November 10-15

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ACR Convergence 2023

San Diego, CA

Home // Experts to examine the role of chondrocytes 
in cartilage damage and osteoarthritis

Experts to examine the role of chondrocytes 
in cartilage damage and osteoarthritis


4 minutes

Matthew Warman, MD
Matthew Warman, MD

It is increasingly recognized that changes in chondrocyte phenotypes play an active role in the response of cartilage to injury and in the pathogenesis of osteoarthritis (OA). The symposium Chondrocytes: To Live or Let Die? on Sunday will examine the role of chondrocytes in cartilage damage and new paths toward therapeutic strategies.

Matthew Warman, MD, Harriet M. Peabody Professor of Orthopaedic Surgery and Genetics at Harvard Medical School in Boston, will discuss the role of superficial zone chondrocytes in cartilage integrity during the session, which will take place from 4:30 – 6:00 pm in Room 23 A.

“In our research, we have been addressing the question as to whether living cells in cartilage are necessary to maintain it,” Dr. Warman said. “In healthy young mice, we’ve been able to kill 80 percent of the cartilage cells, and the cartilage looks fine a year later, suggesting that once you make your cartilage, it takes a long time for it to wear out on its own.”

Dr. Warman and his colleagues repeated the experiment, adding a joint injury to the equation. They found that animals with a joint injury in the absence of living cells seemed to do better than animals that had a joint injury with their chondrocytes still alive.

“We interpreted that to mean that living cells, in the context of trauma, do something in response to an insult that is more deleterious to cartilage than if the cells had done nothing at all,” he said. “It’s possible chondrocytes in an injured joint initially soften cartilage to a point that these chondrocytes now experience friction and deformation that becomes capable of killing them and wearing down the cartilage matrix.”

Because humans live much longer than mice, extrapolating potential therapeutic implications for humans from these experiments would require additional study, Dr. Warman said.

“Mice only live a couple of years and perhaps don’t need living chondrocytes after their cartilage has formed, because the cartilage they’ve made is good enough to last their lifetime,” he said. “Humans, who expect to live many decades longer than mice, may need living chondrocytes to keep cartilage healthy and intact for the long haul.”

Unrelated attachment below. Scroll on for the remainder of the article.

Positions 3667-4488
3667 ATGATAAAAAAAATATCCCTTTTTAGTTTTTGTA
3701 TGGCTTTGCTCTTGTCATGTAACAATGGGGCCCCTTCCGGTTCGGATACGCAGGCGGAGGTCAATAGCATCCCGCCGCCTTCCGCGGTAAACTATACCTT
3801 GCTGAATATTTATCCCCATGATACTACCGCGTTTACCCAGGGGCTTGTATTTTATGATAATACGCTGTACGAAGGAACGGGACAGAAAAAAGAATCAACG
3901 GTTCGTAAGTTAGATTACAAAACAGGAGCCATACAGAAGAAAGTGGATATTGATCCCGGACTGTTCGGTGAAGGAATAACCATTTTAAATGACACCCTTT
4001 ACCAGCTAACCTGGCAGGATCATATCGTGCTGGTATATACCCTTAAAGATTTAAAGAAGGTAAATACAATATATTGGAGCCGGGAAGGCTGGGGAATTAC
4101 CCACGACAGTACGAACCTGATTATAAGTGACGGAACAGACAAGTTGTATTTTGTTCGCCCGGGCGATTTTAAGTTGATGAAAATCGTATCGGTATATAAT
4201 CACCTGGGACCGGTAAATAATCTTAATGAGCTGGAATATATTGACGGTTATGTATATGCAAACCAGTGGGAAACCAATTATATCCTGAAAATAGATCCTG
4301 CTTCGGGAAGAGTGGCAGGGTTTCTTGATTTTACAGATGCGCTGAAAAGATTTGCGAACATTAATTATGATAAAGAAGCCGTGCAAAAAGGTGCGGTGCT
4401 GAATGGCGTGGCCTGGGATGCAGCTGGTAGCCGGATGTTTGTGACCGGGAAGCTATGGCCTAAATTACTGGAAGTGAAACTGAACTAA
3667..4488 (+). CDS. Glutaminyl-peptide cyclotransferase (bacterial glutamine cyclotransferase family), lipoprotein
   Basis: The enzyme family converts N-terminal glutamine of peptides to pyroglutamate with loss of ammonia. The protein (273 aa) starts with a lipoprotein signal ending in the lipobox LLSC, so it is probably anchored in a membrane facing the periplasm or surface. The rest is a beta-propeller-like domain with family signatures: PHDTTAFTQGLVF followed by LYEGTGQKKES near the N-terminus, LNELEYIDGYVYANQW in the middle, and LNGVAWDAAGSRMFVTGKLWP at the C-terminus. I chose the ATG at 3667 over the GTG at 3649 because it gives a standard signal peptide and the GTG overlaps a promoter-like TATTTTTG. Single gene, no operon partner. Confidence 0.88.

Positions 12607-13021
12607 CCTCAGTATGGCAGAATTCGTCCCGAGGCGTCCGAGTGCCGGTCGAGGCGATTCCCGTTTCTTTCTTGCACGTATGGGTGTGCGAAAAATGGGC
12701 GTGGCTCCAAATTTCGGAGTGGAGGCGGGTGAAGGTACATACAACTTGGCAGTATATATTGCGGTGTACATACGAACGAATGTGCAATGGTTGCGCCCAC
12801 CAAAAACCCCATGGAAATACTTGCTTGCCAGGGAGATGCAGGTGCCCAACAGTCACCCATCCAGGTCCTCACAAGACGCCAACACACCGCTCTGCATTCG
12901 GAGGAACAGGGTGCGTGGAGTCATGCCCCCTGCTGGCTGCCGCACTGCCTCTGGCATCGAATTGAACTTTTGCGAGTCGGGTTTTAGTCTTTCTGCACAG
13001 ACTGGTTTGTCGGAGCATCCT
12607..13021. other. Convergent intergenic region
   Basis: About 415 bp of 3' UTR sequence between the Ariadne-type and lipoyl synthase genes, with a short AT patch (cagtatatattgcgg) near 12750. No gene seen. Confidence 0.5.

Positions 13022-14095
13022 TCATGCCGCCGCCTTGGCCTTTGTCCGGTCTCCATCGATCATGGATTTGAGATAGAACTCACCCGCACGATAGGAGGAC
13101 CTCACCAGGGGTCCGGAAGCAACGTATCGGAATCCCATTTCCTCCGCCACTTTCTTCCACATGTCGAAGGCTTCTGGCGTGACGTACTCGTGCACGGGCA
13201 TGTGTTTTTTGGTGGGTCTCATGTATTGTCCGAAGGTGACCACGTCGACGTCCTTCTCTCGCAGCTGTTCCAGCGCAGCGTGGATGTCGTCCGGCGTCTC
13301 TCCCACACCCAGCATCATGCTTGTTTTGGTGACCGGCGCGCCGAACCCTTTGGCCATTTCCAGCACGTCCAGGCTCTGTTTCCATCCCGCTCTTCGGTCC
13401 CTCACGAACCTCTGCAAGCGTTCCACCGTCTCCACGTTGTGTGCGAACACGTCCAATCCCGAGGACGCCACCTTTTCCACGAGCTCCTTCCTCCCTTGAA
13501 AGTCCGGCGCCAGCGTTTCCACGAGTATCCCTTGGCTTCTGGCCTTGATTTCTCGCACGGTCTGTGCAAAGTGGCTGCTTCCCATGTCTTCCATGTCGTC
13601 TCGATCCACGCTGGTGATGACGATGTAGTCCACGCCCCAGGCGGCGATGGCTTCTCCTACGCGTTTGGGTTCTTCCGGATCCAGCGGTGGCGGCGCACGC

In the context of an injury, however, Dr. Warman said that finding a way to temporarily “paralyze” or deactivate the cells might protect the cartilage from the initial degradative changes that active living cells might cause. To that end, he said his research group is attempting to determine the mechanism at work in the living cells that are affecting the damaged cartilage.

Martin Lotz, MD, Professor and Head of Arthritis Research at the Scripps Research Institute in La Jolla, CA, will follow Dr. Warman with a discussion on the relationship of autophagy defects and apoptosis to cartilage damage in aging and osteoarthritis.

“We’ve recognized for some time now that chondrocyte death is an important part of cartilage destruction in osteoarthritis, and this has motivated other studies to try to understand why chondrocytes die in osteoarthritis and whether we can actually do something about it,” Dr. Lotz said.

In OA, apoptosis is an important mechanism leading to cell death, Dr. Lotz said, and is fairly well understood in terms of the molecules that lead to the activation and execution of the apoptosis program.

“A class of enzymes, called caspases, are responsible for the execution of the apoptosis program and small molecule inhibitors of caspases can prevent apoptotic cell death,” he said. “We showed that caspase inhibitors were effective in reducing the severity of experimental osteoarthritis in rabbits and also the damage caused by acute mechanical injury to cartilage tissues in vitro.”

Further studies addressed mechanisms that lead to apoptotic cell death in osteoarthritic cartilage and focused on cellular homeostasis mechanisms, such as autophagy.

“In the normal process of autophagy, damaged organelles and macromolecules trigger the selective removal of the damaged molecules or organelles, which are recycled for new protein synthesis. In osteoarthritis, some of the main molecules that activate and mediate autophagy are reduced in their expression, resulting in dysfunctional autophagy,” Dr. Lotz said. “As a consequence, the renewal process of the cell doesn’t function and so, as the cells accumulate more damaged molecules, including more damaged mitochondria, they trigger cell death. Pharmacological activation of autophagy reduced the severity of experimental osteoarthritis and this was associated with an increase in cartilage cellularity.”

Ongoing studies, he said, are further exploring potential interventions to prevent apoptosis and/or enhance autophagy to protect against cartilage structural damage in both post-traumatic and age-related OA.

Also during this symposium, Robert Mauck, PhD, will describe the differences in chondrogenic phenotype, microenvironment and matrix assembly at the single-cell level. Dr. Mauck is the Mary Black Ralston Professor of Orthopaedic Surgery and Professor of Bioengineering at the University of Pennsylvania in Philadelphia.